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5 Ways To Recharge Your Career This Summer

Four different colored flip flops.

It can be really tempting to slack off at work during the summer, if even just a little. And a little is probably okay—after all, ‘tis the season for easing up on wardrobe formality, taking lunch in the park, and leaving early on Friday to beat the weekend getaway traffic, whether you’re the ED or an intern. Let’s hit the beach!

But keep in mind that you can also harness the bright energy of summer days to make some career-recharging moves. Here are a few ideas:

Consider a work/vacation mashup

It’s truly important to take time away from work now and then (whatever the season) to relax and rejuvenate, so by all means plan a summer vacation or two if you can. But you might consider also trying to hitch your vacation to something work-related to reap dual benefits. For example, if you’ve been thinking about visiting family in the Milwaukee area sometime this summer and notice there’s a conference you’re interested in taking place there in August, talk with your folks and your boss to see if you can work out a two-part trip. This serves many purposes: You’ll show your boss you’ve got your eyes open for work-related opportunities happening away from your desk, you’ll get to learn new things and meet new people in a new environment (#refreshing), and you might be able to cut some costs (staying with family instead of the conference hotel would save your org money; seeing if you can get your flight paid for would keep that cash in your pocket).

Pick up some back-burner projects

Sometimes it’s hard to get work done in the summer because your project partners keep going on vacation, or your boss’s phone doesn’t get reception on the cruise ship. When you reach impasses like these in your work, consider digging deep into your to-do list and bringing up smaller projects you can do solo or with the people sticking around at the same time as you. They may not be high-priority tasks (feel free to think as small as deleting old documents or reorganizing your desk), but that’s kind of the point: It’s too easy for non-essentials to get put on hold forever, and summer can be the perfect downtime to pick them back up and finish them once and for all, with less distractions to hinder your momentum. Bonus: Having taken the initiative on some back-burner projects will make you look great when your manager comes back from the Caribbean.

Take a hike, go fly a kite, etc.

At least once a day during the hot weather months, try to venture outside, if even briefly. Go out to pick up your lunch instead of having it delivered, invite a friend who works nearby to meet for afternoon coffee al fresco, or stroll to the park for a few minutes of dog-and-people watching. Lifehacker has some other good ideas. There are a ton of productivity benefits of doing this (the increased circulation from walking, the exhilaration of breathing fresh air, the mental break of getting away from your desk), plus the reality that this is summer, and even if you do still need to go to work most days, you should do yourself the favor of remembering that fact and luxuriating in it all you can. When Labor Day rolls around, you don’t want to don’t want to wonder where the last three months went.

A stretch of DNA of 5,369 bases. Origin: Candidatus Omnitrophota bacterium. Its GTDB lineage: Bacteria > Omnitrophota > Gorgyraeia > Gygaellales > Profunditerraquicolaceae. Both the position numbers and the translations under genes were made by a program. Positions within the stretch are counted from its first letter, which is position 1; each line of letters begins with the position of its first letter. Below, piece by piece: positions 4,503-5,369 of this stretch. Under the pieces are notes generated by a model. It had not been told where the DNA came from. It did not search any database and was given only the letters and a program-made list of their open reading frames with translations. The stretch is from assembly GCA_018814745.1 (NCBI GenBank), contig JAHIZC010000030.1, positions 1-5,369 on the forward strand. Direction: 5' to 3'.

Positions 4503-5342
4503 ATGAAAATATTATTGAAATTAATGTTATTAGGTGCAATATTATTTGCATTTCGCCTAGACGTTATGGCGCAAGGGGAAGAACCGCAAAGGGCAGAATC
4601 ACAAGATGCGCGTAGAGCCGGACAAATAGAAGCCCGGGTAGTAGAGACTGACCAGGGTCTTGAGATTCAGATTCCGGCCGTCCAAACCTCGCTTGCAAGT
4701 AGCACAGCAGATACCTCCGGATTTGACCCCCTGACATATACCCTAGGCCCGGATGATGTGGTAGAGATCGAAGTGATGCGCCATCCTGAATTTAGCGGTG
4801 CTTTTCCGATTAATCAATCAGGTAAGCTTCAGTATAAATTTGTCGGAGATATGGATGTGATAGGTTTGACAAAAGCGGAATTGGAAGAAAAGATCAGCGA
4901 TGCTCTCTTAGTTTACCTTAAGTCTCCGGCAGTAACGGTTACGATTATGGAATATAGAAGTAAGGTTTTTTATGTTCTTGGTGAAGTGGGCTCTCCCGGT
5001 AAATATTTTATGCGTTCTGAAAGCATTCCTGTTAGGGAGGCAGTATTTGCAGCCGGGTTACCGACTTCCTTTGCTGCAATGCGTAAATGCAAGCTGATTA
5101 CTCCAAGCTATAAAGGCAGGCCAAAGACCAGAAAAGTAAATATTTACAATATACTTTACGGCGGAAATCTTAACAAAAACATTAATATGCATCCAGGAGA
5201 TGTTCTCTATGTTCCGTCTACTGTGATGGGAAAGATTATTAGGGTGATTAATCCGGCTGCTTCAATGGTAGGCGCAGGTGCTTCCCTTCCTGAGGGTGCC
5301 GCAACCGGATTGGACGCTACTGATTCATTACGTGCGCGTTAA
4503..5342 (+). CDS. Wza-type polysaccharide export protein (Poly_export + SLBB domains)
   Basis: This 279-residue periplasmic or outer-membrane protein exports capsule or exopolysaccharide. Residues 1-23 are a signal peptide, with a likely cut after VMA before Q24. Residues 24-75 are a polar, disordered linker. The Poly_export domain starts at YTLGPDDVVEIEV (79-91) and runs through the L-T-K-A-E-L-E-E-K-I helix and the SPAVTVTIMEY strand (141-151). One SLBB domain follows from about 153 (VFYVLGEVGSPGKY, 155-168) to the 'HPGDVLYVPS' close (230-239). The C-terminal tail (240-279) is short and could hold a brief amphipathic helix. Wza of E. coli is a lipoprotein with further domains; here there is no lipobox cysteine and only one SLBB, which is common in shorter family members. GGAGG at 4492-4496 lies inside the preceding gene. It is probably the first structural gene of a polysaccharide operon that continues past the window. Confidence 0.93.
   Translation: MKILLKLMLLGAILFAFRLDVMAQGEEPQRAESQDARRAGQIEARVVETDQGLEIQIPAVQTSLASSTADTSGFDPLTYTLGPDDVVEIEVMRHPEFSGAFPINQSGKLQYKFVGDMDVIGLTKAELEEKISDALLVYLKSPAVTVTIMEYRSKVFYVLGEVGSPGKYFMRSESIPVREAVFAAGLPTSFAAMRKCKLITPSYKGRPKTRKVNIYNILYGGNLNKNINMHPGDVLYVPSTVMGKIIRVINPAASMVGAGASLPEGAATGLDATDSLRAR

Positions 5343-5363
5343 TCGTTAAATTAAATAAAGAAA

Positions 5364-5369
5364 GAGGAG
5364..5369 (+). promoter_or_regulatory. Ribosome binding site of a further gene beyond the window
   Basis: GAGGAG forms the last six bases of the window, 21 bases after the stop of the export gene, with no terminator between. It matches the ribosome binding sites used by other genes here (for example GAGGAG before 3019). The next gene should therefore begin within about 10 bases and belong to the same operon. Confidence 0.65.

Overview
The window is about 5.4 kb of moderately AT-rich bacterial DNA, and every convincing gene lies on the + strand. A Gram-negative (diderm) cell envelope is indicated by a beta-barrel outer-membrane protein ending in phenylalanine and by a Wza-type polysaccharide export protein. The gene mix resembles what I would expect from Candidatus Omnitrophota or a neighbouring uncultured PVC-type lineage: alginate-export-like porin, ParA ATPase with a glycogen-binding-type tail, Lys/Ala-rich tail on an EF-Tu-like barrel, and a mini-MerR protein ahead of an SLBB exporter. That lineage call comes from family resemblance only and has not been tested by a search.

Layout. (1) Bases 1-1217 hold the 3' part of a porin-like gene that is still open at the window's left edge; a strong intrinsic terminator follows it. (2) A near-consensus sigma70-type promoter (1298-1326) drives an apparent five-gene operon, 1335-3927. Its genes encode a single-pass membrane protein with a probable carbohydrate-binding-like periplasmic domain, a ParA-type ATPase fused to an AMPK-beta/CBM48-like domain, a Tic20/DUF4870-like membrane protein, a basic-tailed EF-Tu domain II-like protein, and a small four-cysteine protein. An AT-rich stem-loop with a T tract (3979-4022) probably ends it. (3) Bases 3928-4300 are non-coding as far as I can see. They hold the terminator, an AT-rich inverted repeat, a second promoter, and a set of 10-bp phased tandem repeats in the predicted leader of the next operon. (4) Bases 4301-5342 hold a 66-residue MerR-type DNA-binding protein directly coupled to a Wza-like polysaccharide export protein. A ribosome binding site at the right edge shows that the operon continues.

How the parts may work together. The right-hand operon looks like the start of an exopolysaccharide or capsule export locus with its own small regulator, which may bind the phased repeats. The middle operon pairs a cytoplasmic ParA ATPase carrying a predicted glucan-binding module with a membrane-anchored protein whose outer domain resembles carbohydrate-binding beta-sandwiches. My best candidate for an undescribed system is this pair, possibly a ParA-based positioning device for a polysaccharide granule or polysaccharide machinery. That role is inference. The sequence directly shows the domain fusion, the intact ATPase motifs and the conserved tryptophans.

Yes, we know this is very Idealist of us to suggest, but fun volunteer opportunities do proliferate in the summer season (park clean-ups, trips to the zoo with under-served kids, manning the registration table at the 5k fundraiser). And the potential career benefits of volunteering shouldn’t be underestimated—we’ve written a lot about them in our Volunteer Info Center and here on Idealist Careers.

Set up some good habits

Parlay the summer feel-good energy into your work life by picking up some new behaviors that can advance your career. Create a list of your accomplishments at work—then add to it from now on whenever you do something noteworthy. Invite a coworker you don’t see much to eat lunch together one day—then pick another person to ask next month. Research and decide on a professional development or networking activity to attend—and keep doing this once a quarter, at least. If you build up a roster of good work habits now, you’ll feel the effects in every season to come.

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